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Am J Hypertens. 2003 Aug;16(8):617-22.

Treatment with rosiglitazone reduces hyperinsulinemia and improves arterial elasticity in patients with type 2 diabetes mellitus.

Author information

  • 1Department of Endocrinology and Diabetes, Wolfson Medical Center, Holon 58100, Israel.

Erratum in

  • Am J Hypertens. 2003 Oct;16(10):894. Wainstein, Gulio [corrected to Wainstein, Julio]; Gavish, Eyal [corrected to Gavish, Dov]; Leibovitz, Ziporah [corrected to Leibovitz, Eyal]; Matas, Dov [corrected to Matas, Ziporah].



The aim of this study was to determine whether reduction of hyperinsulinemia with rosiglitazone will improve vascular elasticity in patients with non-insulin dependent diabetes mellitus.


In an open label study 52 patients with non-insulin dependent diabetes mellitus and at least one additional cardiovascular risk factor, were treated for 6 months with 4 mg of rosiglitazone, and uptitrated to 8 mg after 3 months of treatment, if needed. At the beginning of the study and at its end, blood was drawn for insulin, C- peptide, and 24-h urine collected for microalbuminuria/proteinuria. Glucose, chemistry, lipid profile, and hemoglobin A1C were determined at 0, 3, and 6 months. Vascular compliance was measured in monthly intervals.


Treatment increased significantly small artery elasticity from 1.45 to 2.43 mL/mm Hg x 100. Large artery elasticity tended to increase toward the end of the study (P = not significant). Systolic blood pressure (BP)decreased from 144 to 124 mm Hg and diastolic BP decreased from 80 to 62.5 mm Hg, despite mild weight gain [corrected]. Heart rate tended to decrease from 76.3 to 74.7 beats/min (P = not significant). Systemic vascular resistance decreased from 1789.8 to 1329.4 dyne sec/cm(5). Plasma insulin, in patients not treated with insulin, decreased from 42.45 +/- 24.90 to 27.86 +/- 14.86 IU/mL (P =.0001).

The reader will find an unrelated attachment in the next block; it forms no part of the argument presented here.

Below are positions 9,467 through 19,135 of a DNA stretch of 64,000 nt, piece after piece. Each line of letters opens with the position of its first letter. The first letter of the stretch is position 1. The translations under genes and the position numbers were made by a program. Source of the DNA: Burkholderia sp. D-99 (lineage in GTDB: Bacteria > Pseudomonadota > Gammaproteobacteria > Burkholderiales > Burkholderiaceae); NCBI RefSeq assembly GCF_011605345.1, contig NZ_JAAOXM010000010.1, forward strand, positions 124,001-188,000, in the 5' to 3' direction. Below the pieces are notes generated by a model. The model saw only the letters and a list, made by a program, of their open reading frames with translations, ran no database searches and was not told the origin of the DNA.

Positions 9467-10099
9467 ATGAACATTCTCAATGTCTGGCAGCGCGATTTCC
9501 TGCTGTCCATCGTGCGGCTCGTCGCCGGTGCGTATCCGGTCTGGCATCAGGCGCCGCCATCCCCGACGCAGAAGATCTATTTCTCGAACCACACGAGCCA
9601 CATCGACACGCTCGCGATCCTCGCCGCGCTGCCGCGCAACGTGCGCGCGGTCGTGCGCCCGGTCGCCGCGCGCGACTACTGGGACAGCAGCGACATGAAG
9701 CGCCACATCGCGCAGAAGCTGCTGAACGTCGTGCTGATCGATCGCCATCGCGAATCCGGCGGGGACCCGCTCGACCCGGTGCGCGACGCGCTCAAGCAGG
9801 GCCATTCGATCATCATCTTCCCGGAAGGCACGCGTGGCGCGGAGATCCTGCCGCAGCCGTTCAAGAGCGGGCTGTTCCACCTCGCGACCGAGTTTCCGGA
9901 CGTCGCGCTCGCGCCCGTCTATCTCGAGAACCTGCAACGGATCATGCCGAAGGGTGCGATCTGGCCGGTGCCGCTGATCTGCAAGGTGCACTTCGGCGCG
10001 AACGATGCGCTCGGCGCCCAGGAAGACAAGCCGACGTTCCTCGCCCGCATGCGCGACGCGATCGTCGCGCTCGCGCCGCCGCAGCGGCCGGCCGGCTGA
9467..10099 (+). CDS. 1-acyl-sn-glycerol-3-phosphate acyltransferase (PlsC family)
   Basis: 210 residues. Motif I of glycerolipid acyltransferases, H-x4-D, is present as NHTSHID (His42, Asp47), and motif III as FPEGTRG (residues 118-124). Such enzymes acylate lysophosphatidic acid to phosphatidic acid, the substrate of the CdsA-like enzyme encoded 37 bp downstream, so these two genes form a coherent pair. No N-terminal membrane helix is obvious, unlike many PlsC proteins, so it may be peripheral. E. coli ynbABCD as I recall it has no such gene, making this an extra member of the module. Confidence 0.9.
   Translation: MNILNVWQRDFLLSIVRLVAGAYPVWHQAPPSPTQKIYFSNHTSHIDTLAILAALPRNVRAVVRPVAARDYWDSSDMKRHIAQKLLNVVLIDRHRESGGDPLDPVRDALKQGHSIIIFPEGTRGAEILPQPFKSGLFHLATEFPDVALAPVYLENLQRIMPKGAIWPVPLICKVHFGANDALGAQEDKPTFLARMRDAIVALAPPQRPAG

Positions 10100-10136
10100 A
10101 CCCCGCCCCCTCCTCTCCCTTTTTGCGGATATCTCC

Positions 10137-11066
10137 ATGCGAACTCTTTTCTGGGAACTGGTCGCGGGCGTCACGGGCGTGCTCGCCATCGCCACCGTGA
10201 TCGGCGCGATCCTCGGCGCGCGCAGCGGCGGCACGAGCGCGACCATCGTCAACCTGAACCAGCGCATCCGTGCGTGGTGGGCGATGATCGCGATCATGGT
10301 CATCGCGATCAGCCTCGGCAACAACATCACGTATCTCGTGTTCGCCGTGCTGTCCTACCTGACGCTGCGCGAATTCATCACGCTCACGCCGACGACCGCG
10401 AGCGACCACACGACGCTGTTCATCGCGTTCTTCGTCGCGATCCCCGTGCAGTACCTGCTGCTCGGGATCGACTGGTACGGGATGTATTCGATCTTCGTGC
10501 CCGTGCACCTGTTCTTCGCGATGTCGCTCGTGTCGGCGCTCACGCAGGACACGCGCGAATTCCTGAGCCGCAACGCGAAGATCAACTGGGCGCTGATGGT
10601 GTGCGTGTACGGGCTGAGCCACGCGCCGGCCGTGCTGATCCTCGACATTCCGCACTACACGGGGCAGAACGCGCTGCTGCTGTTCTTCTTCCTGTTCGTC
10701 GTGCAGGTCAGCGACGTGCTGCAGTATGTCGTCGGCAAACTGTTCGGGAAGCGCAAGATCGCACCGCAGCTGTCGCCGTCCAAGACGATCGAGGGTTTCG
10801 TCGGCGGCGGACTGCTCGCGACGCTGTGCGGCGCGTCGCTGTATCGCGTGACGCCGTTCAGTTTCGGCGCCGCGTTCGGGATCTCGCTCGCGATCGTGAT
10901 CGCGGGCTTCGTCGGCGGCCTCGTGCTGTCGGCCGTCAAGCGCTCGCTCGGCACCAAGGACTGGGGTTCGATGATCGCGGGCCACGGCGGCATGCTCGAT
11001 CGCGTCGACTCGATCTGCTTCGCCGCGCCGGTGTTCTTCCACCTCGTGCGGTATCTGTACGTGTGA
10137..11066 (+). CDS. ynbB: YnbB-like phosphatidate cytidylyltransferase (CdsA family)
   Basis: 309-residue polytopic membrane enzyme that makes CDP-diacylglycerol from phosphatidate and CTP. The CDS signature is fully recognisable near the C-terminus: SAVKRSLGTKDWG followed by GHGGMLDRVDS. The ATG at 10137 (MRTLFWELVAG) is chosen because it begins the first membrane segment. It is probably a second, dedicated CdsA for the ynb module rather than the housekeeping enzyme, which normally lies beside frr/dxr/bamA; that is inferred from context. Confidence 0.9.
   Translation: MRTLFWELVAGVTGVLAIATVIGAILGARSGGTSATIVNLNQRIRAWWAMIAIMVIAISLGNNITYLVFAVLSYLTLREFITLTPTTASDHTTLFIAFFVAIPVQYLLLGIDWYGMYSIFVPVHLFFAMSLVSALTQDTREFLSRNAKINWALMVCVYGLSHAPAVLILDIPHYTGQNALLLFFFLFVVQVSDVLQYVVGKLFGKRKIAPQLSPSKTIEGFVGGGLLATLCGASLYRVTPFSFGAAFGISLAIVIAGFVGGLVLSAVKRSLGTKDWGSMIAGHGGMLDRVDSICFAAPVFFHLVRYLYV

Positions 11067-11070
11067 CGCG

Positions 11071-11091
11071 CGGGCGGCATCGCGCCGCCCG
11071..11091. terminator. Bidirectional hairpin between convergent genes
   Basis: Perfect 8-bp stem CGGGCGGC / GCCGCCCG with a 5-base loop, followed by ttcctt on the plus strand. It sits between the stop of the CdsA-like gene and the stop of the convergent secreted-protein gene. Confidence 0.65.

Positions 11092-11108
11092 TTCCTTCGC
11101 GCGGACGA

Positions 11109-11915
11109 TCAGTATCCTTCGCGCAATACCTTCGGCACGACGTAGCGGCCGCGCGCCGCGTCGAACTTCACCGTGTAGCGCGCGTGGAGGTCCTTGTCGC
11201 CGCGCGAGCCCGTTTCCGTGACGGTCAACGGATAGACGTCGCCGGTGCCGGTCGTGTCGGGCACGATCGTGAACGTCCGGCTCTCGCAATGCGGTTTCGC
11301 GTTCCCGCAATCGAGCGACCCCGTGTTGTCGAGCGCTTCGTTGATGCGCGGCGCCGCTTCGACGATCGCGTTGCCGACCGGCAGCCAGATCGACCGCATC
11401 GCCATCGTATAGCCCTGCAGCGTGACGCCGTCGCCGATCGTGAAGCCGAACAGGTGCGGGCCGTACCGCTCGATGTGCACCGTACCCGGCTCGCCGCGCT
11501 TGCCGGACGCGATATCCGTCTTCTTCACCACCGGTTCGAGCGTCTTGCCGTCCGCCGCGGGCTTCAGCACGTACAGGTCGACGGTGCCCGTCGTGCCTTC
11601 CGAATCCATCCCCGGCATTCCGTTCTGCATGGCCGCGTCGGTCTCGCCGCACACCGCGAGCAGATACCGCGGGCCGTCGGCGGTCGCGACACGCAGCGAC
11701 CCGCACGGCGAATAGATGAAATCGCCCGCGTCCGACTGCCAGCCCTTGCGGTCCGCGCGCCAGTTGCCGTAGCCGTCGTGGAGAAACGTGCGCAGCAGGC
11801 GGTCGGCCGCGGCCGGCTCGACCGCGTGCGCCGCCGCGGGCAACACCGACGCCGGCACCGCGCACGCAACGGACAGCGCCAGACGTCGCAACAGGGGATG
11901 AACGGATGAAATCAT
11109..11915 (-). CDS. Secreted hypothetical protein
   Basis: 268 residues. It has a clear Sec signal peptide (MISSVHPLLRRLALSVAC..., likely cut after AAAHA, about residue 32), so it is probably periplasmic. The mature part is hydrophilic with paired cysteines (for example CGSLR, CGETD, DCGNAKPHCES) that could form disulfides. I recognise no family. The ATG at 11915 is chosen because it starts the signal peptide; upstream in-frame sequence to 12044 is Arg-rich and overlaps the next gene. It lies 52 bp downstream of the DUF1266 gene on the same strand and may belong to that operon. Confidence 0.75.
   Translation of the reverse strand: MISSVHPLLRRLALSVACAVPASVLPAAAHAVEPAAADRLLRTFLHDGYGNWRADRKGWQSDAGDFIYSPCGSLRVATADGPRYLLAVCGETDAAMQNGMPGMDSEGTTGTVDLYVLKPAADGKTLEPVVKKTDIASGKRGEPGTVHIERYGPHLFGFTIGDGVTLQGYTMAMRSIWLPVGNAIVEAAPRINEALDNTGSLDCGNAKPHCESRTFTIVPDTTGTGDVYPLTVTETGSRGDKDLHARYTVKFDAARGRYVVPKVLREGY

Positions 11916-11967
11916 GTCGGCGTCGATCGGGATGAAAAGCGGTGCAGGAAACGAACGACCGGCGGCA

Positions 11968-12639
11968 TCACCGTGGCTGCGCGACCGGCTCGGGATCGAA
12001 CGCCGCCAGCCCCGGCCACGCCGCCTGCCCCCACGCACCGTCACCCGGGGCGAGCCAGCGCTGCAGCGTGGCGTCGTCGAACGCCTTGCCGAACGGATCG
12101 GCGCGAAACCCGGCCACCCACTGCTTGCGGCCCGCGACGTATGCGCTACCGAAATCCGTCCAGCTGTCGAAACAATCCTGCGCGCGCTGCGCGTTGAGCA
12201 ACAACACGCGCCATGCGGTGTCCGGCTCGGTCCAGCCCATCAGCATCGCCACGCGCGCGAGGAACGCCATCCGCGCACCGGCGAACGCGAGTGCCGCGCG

Treatment with rosiglitazone reduced hyperinsulinemia and improved small artery elasticity with a tendency to improve large artery elasticity, in hypertensive and in normotensive patients. Because rosiglitazone improves insulin receptor sensitivity (IRS), it is logical to assume that the reduction in hyperinsulinemia reflects improvement in IRS. Our data support the hypothesis that hyperinsulinemia and IRS participate in the mechanisms of tissue injury and their improvement induces improvement in arterial elasticity.

[PubMed - indexed for MEDLINE]
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